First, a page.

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J & J Sports Productions, Inc. v. Seafood Palace Buffet, Inc.

United States District Court, D. Maryland

May 31, 2018

J & J SPORTS PRODUCTIONS, INC., Plaintiff,
v.
SEAFOOD PALACE BUFFET, INC., et al., Defendants.

          REPORT AND RECOMMENDATION

          Timothy J. Sullivan United States Magistrate Judge.

         This Report and Recommendation addresses the Motion for Default Judgment (“Motion”) filed by Plaintiff J & J Sports Productions, Inc. against Defendants Seafood Palace Buffet, Inc., et al. (ECF No. 17.) On February 12, 2018, in accordance with 28 U.S.C. § 636 and Local Rule 301, Judge Chuang referred this case to me for a report and recommendation on Plaintiff's Motion. (ECF No. 18.) Having considered the submissions of the parties (ECF Nos. 17, 19 & 21), I find that a hearing is unnecessary in this case. See Fed. R. Civ. P. 55(b)(2); Loc. R. 105.6. For the reasons set forth below, I respectfully recommend that Plaintiff's Motion for Default Judgment be granted in part and denied in part.

         I. FACTUAL AND PROCEDURAL HISTORY

         On August 22, 2017, Plaintiff commenced this action against Defendants Seafood Palace Buffet, Inc., Anna Zheng, Meng Wang, and Cynthia Salley Rawls, alleging violations of the Communications Act of 1934, as amended, 47 U.S.C. §§ 553 (unauthorized reception of cable services) and 605 (unauthorized publication or use of communications. (ECF No. 1.) The Complaint states that Plaintiff held “the exclusive nationwide commercial distribution (closed-circuit) rights to . . . the ‘Mayhem, ' Floyd Mayweather, Jr. v. Marcos Rene Maidana, II, WBC World Lightweight Championship Fight Program” (hereinafter, the “Program”), which was broadcast on September 13, 2014. (Id. ¶ 15.) Plaintiff entered into agreements with various commercial establishments that permitted the businesses to exhibit the Program for their patrons. (Id. ¶ 16.) Defendants did not enter into such an agreement with Plaintiff to exhibit the Program.[1](See Id. ¶ 17.) Defendants acted to “unlawfully intercept, receive, publish, divulge, display [and] exhibit the Program at the time of its transmission at their commercial establishment.” (Id. ¶ 18.) Service of process was effected on Defendants. (ECF No. 5, 8, 9 & 11.) Defendants did not file an answer or responsive pleading within the requisite time period. Plaintiff moved for entry of default as to each of the Defendants on November 15, 2017. (ECF Nos. 12, 13, 14 & 15.) The Clerk's Entry of Default as to each of the Defendants was entered on January 16, 2018. (ECF No. 16.) Thereafter, Plaintiff filed the instant Motion (ECF No. 17).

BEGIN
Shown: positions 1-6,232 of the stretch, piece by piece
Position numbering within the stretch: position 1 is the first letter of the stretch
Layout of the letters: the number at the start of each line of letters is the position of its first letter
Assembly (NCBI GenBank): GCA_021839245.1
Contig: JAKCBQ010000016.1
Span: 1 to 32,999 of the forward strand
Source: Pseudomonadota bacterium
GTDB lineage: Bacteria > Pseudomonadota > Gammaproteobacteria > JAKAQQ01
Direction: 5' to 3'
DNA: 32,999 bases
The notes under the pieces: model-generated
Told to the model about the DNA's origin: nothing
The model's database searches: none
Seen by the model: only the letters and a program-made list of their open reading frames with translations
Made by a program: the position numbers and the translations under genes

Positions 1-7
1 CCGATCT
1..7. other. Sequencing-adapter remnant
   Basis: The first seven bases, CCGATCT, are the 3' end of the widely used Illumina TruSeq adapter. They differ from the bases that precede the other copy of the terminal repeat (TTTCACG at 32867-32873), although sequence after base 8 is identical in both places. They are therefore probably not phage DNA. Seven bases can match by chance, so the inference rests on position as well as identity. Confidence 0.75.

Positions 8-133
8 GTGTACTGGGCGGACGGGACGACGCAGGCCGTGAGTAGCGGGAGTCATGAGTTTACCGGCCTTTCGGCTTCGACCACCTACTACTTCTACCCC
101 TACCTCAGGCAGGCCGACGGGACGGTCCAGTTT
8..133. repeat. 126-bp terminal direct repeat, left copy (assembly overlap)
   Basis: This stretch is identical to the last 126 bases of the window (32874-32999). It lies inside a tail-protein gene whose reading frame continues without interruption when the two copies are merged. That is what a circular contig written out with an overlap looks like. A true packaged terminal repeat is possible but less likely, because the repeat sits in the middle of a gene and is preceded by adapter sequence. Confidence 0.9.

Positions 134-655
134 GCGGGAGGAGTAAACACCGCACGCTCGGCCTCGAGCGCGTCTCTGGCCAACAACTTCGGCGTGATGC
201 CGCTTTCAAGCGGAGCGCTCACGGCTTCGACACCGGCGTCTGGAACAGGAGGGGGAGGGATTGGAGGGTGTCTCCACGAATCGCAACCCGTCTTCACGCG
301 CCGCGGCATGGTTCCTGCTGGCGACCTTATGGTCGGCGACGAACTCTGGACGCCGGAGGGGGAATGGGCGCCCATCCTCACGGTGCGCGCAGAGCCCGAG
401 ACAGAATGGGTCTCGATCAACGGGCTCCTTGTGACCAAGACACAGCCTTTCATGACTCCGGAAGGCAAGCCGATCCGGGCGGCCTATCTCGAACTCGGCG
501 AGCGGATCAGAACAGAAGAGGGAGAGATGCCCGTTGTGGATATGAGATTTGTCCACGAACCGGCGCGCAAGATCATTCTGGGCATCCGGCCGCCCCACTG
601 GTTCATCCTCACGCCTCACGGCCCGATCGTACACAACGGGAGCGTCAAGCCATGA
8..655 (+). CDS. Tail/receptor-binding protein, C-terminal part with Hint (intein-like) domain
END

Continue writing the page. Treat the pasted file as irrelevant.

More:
II. LEGAL ANALYSIS

         A. Standard for Entry of Default Judgment

         In determining whether to award a default judgment, the Court accepts as true the well-pleaded factual allegations in the complaint as to liability. See Ryan v. Homecomings Fin. Network, 253 F.3d 778, 780-81 (4th Cir. 2001); United States ex rel. Durrett-Sheppard Steel Co. v. SEF Stainless Steel, Inc., No. RDB-11-2410, 2012 WL 2446151, at *1 (D. Md. June 26, 2012). Nonetheless, the Court must consider whether the unchallenged facts constitute a legitimate cause of action, since a party in default does not admit mere conclusions of law. United States v. Redden, No. WDQ-09-2688, 2010 WL 2651607, at *2 (D. Md. June 30, 2012) (citing Ryan, 253 F.3d at 790). Although the Fourth Circuit has a “strong policy that cases be decided on the merits, ” United States v. Shaffer Equip. Co., 11 F.3d 450, 453 (4th Cir. 1993), default judgment “is appropriate when the adversary process has been halted because of an essentially unresponsive party.” S.E.C. v. Lawbaugh, 359 F.Supp.2d 418, 421 (D. Md. 2005). If the Court determines that liability is established, the Court must then determine the appropriate amount of damages. CGI Finance, Inc., v. Johnson, No. ELH-12-1985, 2013 WL 1192353, at *1 (D. Md. March 21, 2013). The Court does not accept factual allegations regarding damages as true, but rather must make an independent determination regarding such allegations. Durrett-Sheppard Steel Co., 2012 WL 2446151, at *1.